Could infrastructure bill put East-West rail on track?
$66 billion for Amtrak is included in the legislation
“IT’S A REALLY big deal,” said Eric Lesser.
The Longmeadow state senator seemed to be channeling Joe Biden’s famous line whispered to Barack Obama at the signing of the Affordable Care Act – minus the salty exclamation point Scranton Joe put on it.
This time, it’s Biden at centerstage and the big deal is the $1.2 trillion infrastructure bill that has now cleared both branches of Congress. And it’s not health care expansion that has Lesser worked up but funding in the bill for rail expansion. The legislation includes $66 billion for Amtrak to fund upgrades to current routes and stations – chief among them the Boston to Washington Northeast corridor, by far the system’s busiest line – but also for building out new routes.
That’s why Lesser, the lead champion of a East-West rail line connection between Boston and Springfield, is so excited. The infrastructure bill is “a game-changer,” he said, creating an opportunity similar to the Big Dig to tap federal dollars for the bulk of a big transportation project in the state.
It took years to cajole Baker into signing off on a feasibility study for the East-West rail line, and Lesser said the report that was released last year by the Massachusetts Department of Transportation was badly flawed. He said the study, which estimated 278,000 to 500,000 passengers annually, failed to include Hartford area residents. An analysis released last month, commissioned jointly by the Pioneer Valley Planning Council and Capital Region Council of Governments in Connecticut, which included Connecticut passengers, estimated that ridership would be 54 percent higher than what the Massachusetts report projected. The Mass DOT report pegged the cost of the project at $2.4 to 4.6 billion, depending on which of several options is pursued.
The current governor may not be a big fan of the project, but a former one is more than supportive.
“My God, this is an unbelievable opportunity,” said Michael Dukakis, the state’s former three-term governor. “It’s great provided the individual states are prepared to implement it,” he said of potential Amtrak expansion.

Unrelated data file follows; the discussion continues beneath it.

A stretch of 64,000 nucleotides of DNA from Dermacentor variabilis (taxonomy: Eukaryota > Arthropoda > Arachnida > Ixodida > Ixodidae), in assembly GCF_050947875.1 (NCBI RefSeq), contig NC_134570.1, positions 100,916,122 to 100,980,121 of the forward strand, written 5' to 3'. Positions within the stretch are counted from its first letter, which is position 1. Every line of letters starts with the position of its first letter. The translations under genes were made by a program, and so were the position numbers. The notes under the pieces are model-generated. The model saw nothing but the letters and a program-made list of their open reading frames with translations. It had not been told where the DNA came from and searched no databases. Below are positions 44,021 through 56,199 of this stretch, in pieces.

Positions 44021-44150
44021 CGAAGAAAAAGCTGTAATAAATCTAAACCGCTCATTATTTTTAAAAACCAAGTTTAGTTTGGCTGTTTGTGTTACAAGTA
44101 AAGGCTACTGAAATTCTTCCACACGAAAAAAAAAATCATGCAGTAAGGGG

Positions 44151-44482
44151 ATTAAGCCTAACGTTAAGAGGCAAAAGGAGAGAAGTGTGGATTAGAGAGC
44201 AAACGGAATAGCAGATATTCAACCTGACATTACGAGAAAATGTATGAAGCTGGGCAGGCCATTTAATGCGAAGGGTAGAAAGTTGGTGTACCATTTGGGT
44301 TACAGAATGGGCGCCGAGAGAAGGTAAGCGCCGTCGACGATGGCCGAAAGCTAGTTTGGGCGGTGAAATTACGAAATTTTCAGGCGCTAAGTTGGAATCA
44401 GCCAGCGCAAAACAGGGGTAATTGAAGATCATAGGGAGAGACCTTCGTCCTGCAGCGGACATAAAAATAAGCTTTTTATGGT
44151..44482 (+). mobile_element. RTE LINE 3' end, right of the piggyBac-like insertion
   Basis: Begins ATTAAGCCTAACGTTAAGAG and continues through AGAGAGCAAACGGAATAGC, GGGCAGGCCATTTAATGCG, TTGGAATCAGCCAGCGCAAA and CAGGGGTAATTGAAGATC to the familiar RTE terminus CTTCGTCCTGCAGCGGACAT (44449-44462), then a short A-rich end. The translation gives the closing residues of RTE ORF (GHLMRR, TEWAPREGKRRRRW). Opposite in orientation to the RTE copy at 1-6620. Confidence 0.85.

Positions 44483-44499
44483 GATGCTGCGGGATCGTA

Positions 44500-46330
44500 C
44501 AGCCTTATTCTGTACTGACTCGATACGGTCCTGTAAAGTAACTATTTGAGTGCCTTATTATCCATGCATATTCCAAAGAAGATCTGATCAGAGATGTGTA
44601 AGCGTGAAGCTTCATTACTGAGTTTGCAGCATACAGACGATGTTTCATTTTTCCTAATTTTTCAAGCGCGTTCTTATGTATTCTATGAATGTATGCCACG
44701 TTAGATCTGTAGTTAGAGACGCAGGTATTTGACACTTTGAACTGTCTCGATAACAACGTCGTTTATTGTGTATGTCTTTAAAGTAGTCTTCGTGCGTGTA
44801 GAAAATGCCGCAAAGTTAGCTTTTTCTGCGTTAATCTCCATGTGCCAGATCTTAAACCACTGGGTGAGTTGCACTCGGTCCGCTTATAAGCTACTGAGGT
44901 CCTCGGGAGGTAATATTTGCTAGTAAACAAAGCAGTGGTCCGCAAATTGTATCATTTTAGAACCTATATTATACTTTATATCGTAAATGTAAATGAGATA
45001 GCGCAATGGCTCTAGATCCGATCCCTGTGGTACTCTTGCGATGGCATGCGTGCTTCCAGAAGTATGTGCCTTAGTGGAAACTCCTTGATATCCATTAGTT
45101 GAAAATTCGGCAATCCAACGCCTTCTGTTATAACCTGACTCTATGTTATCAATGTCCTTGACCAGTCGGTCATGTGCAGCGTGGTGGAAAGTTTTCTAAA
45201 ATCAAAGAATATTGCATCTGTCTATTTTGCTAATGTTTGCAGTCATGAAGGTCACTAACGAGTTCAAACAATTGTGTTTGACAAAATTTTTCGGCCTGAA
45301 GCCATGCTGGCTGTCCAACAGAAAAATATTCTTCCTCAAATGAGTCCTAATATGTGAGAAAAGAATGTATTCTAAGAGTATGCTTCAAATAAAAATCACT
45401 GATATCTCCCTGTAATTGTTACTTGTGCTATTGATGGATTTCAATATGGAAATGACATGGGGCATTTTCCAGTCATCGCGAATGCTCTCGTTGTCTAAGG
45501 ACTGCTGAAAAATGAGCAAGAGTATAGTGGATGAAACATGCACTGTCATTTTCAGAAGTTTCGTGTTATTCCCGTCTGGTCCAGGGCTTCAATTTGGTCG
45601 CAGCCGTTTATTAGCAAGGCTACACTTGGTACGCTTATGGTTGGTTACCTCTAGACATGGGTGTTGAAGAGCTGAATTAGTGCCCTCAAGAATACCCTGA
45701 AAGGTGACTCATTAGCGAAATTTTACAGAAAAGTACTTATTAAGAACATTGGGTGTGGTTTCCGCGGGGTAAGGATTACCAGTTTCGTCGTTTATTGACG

Dukakis, a transit enthusiast who regularly rode the Green Line to the State House while in office and served as vice chairman of the Amtrak board of directors, said Massachusetts doesn’t seem to be seizing on this or other big transit opportunities, including a Red Line-Blue Line connection on the MBTA subway system.
“What are we doing on the transportation side other than trying to figure out why people are falling through staircases,” said Dukakis, referencing the fatal accident in September at a stairway near the JFK/UMass Red Line station. “If it’s not escalators going backwards, it’s derailments,” he said, ticking off other recent mishaps in the system.
One other big factor in the mix: The project has the backing of the most powerful voice in Western Massachusetts, one that enjoys generally good relations with the governor.“The bipartisan infrastructure package that we passed last week is a once-in-a-lifetime investment,” said Rep. Richard Neal of Springfield, chairman of the House Committee on Ways and Means, in a statement. “This plan recognizes the desperate need to upgrade our roads, highways, bridges, broadband connectivity, accessibility to clean drinking water, and public transit while creating good-paying jobs and supercharging our competitiveness. The $66 billion that Amtrak will receive has the potential to be transformative nationwide but also right here in western and central Massachusetts. I have been outspoken in my support of rail to connect Boston, Worcester, Springfield, and Pittsfield for many years. We now have the opportunity to do big things while building back better and east-west rail is a major part of that here at home.”
Asked whether that support for East-West Rail means he’ll be working to get Baker on board, Margaret Boyle, a spokeswoman for Neal, said, “The congressman will certainly be working with the state to get this done, including Gov. Baker.”